It appeared to be so close, I thought the sound had to have come from a room immediately adjacent to mine. I thought I would be somewhat safe– I carried with me a small iron staff wich could very well double as a weapon if necessary– but even this reassurance quickly faded away as I realised that such a startling noise was being followed by nothing short of unbroken silence. From the instant I had heard the noise, everything had been so noiseless I even suspected I may have imagined it, but as I did this, I kept realising that its volume and resonance had been too tangible for me to ignore.
After procuring the staff from my belongings, which I had put down next to the bed, I began to creep out of the bed and tiptoe my way to the door. The floor was covered with a thin, garish-looking carpet which nonetheless served well enough to muffle any sound my moving around would make. So slowly did I approach the door, the windlike rustling of my clothing must have been louder than the sounds my bare feet made upon touching the floor. After about a minute of this, I finally reached the threshold, trying my best to maintain my silence as I pressed an ear up against it.
Just like myself, whatever was moving behind there was being extremely quiet, so it took a bit of an effort to perceive the sounds it made. That faint shuffling, however, quickly confirmed my fear as I knew for sure I wasn’t alone. But who could it be on the other side of the door? A Chaotic maybe, left behind to make sure they had found everyone in this town, and to capture any unfortunate souls that may have been left behind? Worry dominated my mind as I tried to surmise the identity of the one I was dealing with. Having all but settled in this pessimistic suspicion, I tightened my grip on my staff, which I had told myself I would absolutely use in such an occasion.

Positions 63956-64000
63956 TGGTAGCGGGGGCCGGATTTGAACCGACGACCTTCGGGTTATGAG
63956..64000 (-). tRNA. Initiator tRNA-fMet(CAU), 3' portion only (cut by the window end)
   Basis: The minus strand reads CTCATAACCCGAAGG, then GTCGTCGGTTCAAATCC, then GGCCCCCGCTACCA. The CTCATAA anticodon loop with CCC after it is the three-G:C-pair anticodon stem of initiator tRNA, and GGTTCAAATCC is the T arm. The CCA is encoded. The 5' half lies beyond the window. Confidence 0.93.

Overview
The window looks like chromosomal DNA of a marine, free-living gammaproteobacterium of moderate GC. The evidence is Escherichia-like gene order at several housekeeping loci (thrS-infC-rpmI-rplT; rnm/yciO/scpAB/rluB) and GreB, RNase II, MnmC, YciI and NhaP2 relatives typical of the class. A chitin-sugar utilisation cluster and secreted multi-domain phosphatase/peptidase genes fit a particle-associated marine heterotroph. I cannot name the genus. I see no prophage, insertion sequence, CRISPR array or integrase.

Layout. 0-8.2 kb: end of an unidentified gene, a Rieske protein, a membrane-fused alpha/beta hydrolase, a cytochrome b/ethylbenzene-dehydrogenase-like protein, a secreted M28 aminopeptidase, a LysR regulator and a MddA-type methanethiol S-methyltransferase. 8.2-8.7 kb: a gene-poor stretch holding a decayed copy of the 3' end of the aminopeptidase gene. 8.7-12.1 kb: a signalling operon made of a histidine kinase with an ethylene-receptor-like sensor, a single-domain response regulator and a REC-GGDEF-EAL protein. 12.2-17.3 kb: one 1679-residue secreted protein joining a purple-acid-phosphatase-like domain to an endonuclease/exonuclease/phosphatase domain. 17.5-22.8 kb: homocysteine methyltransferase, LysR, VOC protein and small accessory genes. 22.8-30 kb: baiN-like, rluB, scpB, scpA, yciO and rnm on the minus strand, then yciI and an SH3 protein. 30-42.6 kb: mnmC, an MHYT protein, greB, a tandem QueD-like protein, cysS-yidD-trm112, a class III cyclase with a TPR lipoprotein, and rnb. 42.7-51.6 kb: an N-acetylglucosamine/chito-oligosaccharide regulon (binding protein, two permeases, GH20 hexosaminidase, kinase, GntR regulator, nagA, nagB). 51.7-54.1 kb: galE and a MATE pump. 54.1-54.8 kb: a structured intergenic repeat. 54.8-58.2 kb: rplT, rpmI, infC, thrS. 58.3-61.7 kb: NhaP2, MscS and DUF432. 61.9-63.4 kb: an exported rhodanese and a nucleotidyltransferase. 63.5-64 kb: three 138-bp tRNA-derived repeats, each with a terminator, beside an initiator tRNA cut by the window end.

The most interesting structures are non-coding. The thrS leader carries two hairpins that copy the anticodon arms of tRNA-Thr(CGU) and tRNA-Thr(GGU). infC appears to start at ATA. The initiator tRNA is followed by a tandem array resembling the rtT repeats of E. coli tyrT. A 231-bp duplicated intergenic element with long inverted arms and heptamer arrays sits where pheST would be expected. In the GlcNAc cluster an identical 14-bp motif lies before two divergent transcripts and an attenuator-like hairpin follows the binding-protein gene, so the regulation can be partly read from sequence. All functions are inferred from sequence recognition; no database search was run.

With this determination, I threw my hand onto the door handle, swung it open and prepared to strike my adversary, all in a second. However, this last action found itself hindered by what I saw upon completing the first two.
“WAAAIT! Don’t attack me! I’m–”
The young woman looked as surprised– not to mention as distressed– as I was, if not worse. Seeing how this did not incite her to attack me, however, I decided I would follow in that example, putting down my staff.
“You…” her expression grew grave and unsympathetic. “You’re a Nomad, aren’t you?”
“I am, indeed…” I responded, somewhat confused. “Who are you?”
The woman narrowed her eyes into a glare.”I’m… Leeds.” Her voice had gained some hostility. “At least as far as you’re concerned. When and if you need something to call me, I’m Leeds. What about you?”
“Oh, I’m Idonia, but… tell me, what are you doing here?”
“What do you think? I’m hiding from those horrible Chaotics. You can’t be ignorant as to who they are, right? Terrible people. Awfully violent lot. Noisy, too.”
“I’ve seen my share of them, yes…” Things were starting to look somewhat clearer. “So, you haven’t seen them around here?”
“I haven’t been here too long, but if I knew they were anywhere nearby, I wouldn’t be here at all. Still, it would be unwise not to keep a low profile, and this hotel seems well-suited enough for that. I think it’ll stay that way for at least a night or two.”
“Only two nights? Why do you say that?”
“The Noisemakers aren’t just wanderers like us, Idonia. They have routes. I’ve seen them, and chances are they’ll pass through here before too long. I’ll definitely be out of here before then, though. I’d advise you to do the smart thing and leave as well.”
“Sounds like you’ve seen a lot of the Chaotics as well…” I knew that whoever this strange woman was, she had to have run into the Chaotics far more than I could imagine for her to have gained such caution.